Any cut in income will influence your approach to health insurance for you and your loved ones.
This article discusses ways to get health coverage caused by job loss, especially if it’s the result of the Coronavirus pandemic. A lost job due to Coronavirus is common, and there are several solutions.
If you lost job-based health insurance, there are many scenarios, and we address the most likely ones below.
Our first and most important advice is that you in case you lost your job due to coronavirus is to discuss your circumstances with your employer, the insurance company, or your chosen Health Insurance Marketplace (AKA Health Insurance Exchange).
MOST of your health insurance options are time-sensitive! Our second piece of advice is to start your investigation now!
Most working-age Americans (and their families) receive insurance through their employers. When you lose your job, you will lose your health insurance.
The Families First Coronavirus Response Act (FFCRA) enacted in March 2020, ensures those with insurance, and people qualifying for Medicaid, receive COVID-19 (Coronavirus) testing. A lost job due to Coronavirus does not mean you can’t get tested. There is a safety net.
Let’s look at these health insurance options for the recently unemployed.
Option 1: COBRA Health Insurance
COBRA (Consolidated Omnibus Budget Reconciliation Act) lets you keep the same insurance plan you had with your former employer. The downside is that you must pay the full premium, i.e., your share, the contribution your employer was making, plus a 2% administration fee. If you lost job-based health insurance, COBRA is the first option to consider, and your employer typically informs you.
COBRA health insurance is usually an expensive option. Still, it MAY be appropriate if you will regain your income quickly, or, if you, or a dependent, are in medical treatment and prefer to stay with the same network of providers.
To use the COBRA option, you must sign up within 60 days of losing or leaving your job. The maximum extension is 18 months, but you may switch plans during Open Enrollment or if you have another SEP. See our article ‘Sign up for COBRA.’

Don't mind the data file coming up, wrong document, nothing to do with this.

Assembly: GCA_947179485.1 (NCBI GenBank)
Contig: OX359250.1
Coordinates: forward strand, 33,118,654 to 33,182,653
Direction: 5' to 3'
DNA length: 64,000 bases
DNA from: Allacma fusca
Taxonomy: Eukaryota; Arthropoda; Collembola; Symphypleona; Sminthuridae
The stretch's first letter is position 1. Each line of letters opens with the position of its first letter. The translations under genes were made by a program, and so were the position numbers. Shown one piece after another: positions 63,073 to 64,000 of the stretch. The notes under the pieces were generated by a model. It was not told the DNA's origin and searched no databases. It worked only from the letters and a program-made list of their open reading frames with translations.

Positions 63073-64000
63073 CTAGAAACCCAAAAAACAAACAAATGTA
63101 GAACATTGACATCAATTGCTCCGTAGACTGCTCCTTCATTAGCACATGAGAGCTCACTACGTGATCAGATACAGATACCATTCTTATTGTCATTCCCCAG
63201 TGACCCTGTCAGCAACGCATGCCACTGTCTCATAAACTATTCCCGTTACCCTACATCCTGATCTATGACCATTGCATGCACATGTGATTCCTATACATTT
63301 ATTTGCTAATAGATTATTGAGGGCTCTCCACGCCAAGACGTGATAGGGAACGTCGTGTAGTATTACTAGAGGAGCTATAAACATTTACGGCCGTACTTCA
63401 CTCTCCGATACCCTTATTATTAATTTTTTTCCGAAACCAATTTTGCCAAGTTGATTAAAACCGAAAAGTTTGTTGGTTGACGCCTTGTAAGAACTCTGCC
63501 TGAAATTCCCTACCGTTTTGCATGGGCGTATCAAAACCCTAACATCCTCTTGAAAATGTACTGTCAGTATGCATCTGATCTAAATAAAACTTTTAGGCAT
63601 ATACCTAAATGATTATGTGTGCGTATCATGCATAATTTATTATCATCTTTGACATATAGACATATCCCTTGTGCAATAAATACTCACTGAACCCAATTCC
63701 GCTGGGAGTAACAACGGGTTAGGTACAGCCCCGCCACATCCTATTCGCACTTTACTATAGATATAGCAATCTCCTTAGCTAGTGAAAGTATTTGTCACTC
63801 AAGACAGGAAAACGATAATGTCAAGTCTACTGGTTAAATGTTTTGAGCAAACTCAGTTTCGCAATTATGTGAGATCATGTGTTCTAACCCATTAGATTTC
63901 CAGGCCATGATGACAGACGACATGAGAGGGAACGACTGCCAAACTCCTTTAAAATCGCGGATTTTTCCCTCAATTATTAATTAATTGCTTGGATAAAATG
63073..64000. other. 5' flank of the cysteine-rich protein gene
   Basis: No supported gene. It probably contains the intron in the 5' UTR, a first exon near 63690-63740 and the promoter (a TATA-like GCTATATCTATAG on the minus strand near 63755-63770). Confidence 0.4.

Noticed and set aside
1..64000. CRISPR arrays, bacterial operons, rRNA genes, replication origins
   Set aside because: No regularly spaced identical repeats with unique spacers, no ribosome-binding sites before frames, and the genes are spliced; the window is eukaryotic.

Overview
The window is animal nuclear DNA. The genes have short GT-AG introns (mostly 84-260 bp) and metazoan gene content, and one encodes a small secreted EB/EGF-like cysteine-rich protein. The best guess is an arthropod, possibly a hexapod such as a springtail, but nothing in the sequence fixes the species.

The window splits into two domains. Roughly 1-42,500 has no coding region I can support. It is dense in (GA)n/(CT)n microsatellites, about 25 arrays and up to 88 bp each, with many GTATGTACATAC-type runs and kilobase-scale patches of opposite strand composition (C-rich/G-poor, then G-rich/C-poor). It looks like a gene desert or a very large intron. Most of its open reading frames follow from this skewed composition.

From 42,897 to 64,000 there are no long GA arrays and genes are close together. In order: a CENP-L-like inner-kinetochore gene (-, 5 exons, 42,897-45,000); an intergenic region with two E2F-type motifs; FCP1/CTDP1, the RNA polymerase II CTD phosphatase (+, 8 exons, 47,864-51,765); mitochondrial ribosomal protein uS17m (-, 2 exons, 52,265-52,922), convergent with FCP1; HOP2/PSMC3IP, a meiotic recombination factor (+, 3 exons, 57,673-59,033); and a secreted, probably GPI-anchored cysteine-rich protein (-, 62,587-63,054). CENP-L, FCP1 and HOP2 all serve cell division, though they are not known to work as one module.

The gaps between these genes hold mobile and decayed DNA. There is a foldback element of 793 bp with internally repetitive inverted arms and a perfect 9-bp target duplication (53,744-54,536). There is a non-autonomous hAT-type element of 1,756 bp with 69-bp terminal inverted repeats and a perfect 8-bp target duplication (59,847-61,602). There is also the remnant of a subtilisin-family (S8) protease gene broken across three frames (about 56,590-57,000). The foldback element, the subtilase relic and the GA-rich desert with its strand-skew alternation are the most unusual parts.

Option 2: Health Insurance Plans for Family
If another member of the family, (usually your spouse) has, or is entitled to, employer-sponsored group health insurance, consider joining their plan. Being added to a spouse’s insurance plan is often a cost-effective choice for people who lost health insurance – for any reason, COVID-19 or other.
For younger people, you can join your parent’s plan if you are less than 26 years of age. Both these options have a 30-day enrollment window.
Option 3: ACA Special Enrollment Period
Being laid-off or losing one’s job ( or experiencing a severe change in financial circumstances) triggers a Special Enrollment Period (SEP). You have 60 days to enroll in alternative ACA (Patient Protection and Affordable Care Act / Obamacare) compliant plans.
Premiums for SEP plans often qualify for tax relief and income-related subsidies, meaning you may be eligible for low or no-cost options, depending on your annual income. Your Health Insurance Marketplace will help you find the plan that best meets your new circumstances.
Option 4: Medicaid
If you lose your job and have not yet found another, or you move to another position with lower pay, the same 60-day to enrollment window, like the SEP mentioned above, is available to you. You can request to modify your (independent) market plan, OR (depending on your state regulations), you might qualify for the Federal/State health insurance program, Medicaid.
In most states, you will qualify for Medicaid if your monthly household income is below $2,950 ($1,400 for an individual).
If you believe you and your family qualifies, contact (BY PHONE) your States’ Medicaid office directly.
Here’s a link to find your States Medicaid Phone Number: https://www.medicaid.gov/about-us/contact-us/index.html
Medicaid provides coverage that meets the ACA standards, but services may be more limited than employer-provided or open-market plans. Although Medicare may provide coverage at little or no cost, you MUST ENROLL to take advantage. Please note: You may find that tax relief and subsidies make Health Insurance Marketplace plans more flexible and a better value. EXPLORE BOTH OPTIONS.
Option 5: Short-term health insurance plans
If you are (very) confident that you will soon be re-employed in a job that offers employer-provided insurance, or you are moving abroad, consider a short-term insurance plan. Short-term insurance plans are often less expensive than ACA compliant plans, but cover fewer medical services, and DO NOT receive subsidies or tax relief on the monthly premiums.
The Coronavirus pandemic has negatively affected businesses all over the Country. Often their first reaction was to reduce costs by furloughing or terminating employees. If this has happened to you, remain positive, and take advantage of every service that your State provides. The ACA helps you in this time of need, each State provides Medicaid services, and the Health Insurance Marketplaces are great resources to provide your family with viable health coverage.
With all five Insurance options, you must provide documentation to enroll:
- Date of termination
- Date of insurance cessation (when your Employer-provided insurance ends)
- Evidence of an applicable “qualifying event” (Examples: Marriage, Divorce, Lowered income.)
OUR FINAL ADVICE is the same as our first, discuss your circumstances with your employer, insurance company, or your chosen Health Insurance Marketplace. Most of your options are time-sensitive, so please, act now!